Enrique Rivas

Enrique Rivas, Harvesting Operations, B.S.I./ASR

“The benefits of mechanical harvesting are that you have the capability of cutting cane whenever you are set back from what is manual cutting. For example for a day like this, if you are not able to burn cane for the cutters, then on the following day, for the cutters, you won’t have any availability of cane. This is where mechanical harvesting comes into play; because then I can turn to the machines and say let’s go guys and we can cut—depending on the conditions—between three hundred to four hundred tons on a day. That is one of the benefits—you can easily come in. you can to green cane harvesting, you can do burn cane harvesting and you can deliver cane to the mill very quickly. If you see some of the high-tip wagons, the cane that is coming out is very clean because the system—the hydraulic and extraction system that the mechanical harvester has—makes it possible for us to attain these.”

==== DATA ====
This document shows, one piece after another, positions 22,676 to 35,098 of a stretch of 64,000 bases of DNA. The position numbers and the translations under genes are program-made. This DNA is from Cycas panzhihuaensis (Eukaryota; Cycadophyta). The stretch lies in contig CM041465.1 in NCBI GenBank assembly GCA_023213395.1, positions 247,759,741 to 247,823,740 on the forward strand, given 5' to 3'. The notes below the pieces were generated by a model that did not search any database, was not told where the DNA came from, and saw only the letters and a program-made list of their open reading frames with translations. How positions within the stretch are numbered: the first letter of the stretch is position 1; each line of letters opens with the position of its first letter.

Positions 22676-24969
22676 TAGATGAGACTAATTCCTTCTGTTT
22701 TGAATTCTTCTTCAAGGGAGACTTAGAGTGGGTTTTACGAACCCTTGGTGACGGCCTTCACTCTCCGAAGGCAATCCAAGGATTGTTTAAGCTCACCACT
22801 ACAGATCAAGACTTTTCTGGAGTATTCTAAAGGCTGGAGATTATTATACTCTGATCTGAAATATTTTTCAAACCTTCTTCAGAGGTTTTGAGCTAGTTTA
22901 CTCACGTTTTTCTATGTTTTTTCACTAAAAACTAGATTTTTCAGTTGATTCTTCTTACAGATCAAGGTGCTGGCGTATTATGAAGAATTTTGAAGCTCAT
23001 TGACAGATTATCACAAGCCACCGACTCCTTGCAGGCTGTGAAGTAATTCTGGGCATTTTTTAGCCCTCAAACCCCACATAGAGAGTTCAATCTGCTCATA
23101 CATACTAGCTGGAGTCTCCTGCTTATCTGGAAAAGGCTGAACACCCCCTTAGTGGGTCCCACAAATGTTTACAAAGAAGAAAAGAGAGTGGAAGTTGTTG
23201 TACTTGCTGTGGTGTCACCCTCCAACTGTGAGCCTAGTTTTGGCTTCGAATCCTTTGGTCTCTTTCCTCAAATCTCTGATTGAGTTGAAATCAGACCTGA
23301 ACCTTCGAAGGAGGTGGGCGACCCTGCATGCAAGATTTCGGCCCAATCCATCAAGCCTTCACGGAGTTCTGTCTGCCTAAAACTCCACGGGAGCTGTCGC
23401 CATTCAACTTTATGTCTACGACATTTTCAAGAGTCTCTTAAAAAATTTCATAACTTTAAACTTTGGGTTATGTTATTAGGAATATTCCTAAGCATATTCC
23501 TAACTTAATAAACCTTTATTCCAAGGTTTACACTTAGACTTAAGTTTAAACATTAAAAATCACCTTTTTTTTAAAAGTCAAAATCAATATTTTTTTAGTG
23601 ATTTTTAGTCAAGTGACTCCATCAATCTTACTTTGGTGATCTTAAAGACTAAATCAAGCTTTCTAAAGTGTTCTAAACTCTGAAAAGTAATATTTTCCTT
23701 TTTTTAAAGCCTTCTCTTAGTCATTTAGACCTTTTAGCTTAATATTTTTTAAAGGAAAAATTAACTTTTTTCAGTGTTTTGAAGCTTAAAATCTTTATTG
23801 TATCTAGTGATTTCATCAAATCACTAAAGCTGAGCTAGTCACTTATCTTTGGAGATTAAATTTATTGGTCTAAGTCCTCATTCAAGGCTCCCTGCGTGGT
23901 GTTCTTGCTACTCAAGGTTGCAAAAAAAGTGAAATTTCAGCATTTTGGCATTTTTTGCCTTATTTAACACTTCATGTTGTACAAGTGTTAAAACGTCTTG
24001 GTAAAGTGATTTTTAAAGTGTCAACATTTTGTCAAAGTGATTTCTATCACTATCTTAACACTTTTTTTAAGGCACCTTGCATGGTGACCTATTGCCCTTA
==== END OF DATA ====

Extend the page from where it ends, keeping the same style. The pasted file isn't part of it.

Traditionally, the preparation to get sugar cane from the field to the mill is a tedious and time-consuming one. Cortadores—the cutters—work around the clock, enduring seven-day work weeks during the six-month long cane season. So does technology replace the laborers?

 

Adrian Zetina

“There are some leaders who have had cutters working with them for ten, fifteen, twenty years and they’ve developed a good relationship with them. Where we are trying to move is to a more efficient system where we could eventually create different skilled higher paying jobs where some of these guys can slot into.”

 

David Akierman

“If we don’t find where we could cut ends and find money, you would have possible people falling out.”

 

Duane Moody

“Sir so does that mean that essentially as a cane farmer you are willing to give up your cortadores?”

 

David Akierman

“Let’s be realistic; business is not sentiments. You either survive or you drown. You either have money to pay your financier or you don’t; the will sell you out.”

 

Olivia Avilez

“It’s not to replace cane cutters. It is really to compliment their work and also to use the mechanical harvesters when we don’t have enough workers, cane cutters, because the numbers are diminishing; lots of people don’t want to cut cane.”

 

Duane Moody for News Five.